Originating Author: Dave Vellante
For IT organizations inundated with complaints about why their applications and infrastructure can't be as simple, intuitive and secure as email from Yahoo, Microsoft and Google, some are pointing to Google's less-than-inspiring SLAs for hosted applications as evidence that a reprieve is in sight. Google's SLA terms do leave lots of wiggle room for the consumer giant such as:
- Promising penalties for downtime based on user error rates exceeding 5% but using server error rates as the adjudicating measure.
- Defining downtime as 10 minutes or more of contiguous interruption.
- Making credits contingent upon the customer's timely notification of service interruption.
- Excluding planned downtime from service interruption.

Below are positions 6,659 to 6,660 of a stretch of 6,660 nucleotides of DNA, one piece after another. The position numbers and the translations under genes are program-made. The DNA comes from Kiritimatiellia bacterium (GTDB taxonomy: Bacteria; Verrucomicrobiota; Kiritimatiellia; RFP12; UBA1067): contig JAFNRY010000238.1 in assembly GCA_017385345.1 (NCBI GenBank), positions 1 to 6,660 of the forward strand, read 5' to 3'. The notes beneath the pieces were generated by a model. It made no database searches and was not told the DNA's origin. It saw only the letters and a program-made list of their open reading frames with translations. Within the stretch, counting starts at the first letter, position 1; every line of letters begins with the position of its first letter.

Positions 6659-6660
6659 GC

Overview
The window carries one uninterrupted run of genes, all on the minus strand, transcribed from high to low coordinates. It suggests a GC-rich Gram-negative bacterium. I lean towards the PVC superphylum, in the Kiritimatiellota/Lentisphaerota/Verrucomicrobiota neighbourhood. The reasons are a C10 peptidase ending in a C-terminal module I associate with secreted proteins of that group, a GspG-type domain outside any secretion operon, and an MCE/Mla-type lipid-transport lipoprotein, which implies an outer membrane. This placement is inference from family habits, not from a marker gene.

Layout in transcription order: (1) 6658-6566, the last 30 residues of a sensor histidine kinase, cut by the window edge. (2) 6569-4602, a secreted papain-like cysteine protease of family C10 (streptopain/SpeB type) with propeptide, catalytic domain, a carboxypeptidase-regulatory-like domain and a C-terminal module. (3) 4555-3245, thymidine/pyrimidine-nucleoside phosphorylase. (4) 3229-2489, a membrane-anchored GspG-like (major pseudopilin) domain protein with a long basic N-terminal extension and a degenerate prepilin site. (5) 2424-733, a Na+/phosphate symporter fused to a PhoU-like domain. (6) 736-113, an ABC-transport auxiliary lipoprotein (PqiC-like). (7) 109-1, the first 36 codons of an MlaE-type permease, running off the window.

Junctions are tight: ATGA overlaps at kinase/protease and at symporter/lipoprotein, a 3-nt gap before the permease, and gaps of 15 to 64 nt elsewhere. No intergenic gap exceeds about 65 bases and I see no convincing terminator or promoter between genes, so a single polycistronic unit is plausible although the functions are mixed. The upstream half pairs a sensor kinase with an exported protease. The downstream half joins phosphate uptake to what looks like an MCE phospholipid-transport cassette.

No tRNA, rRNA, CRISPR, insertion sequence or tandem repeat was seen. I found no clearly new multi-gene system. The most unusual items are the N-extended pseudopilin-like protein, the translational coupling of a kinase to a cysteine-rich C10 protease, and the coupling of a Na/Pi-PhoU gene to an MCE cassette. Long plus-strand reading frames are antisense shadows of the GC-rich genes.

- Offering three 9's of availability for unplanned downtime (almost 9 hours per year).
Unfortunately these facts do not serve as evidence that IT can drop its guard and not worry about the ensuing consumerization onslaught. If anything, these terms and conditions are becoming the rule, not the exception. It is more likely that these realities point to an unstoppable scenario unfolding that conditions users to trade less stringent terms and conditions for simplicity, transparency, choice and scalability.
Action Item: Storage organizations must tip the scales and rebalance their service portfolios by benchmarking not only other organizations, but also leading consumer storage delivery models. The outcome must be flexible storage service models with simpler packaging, more competitive pricing, greater transparency of consumption and user choice.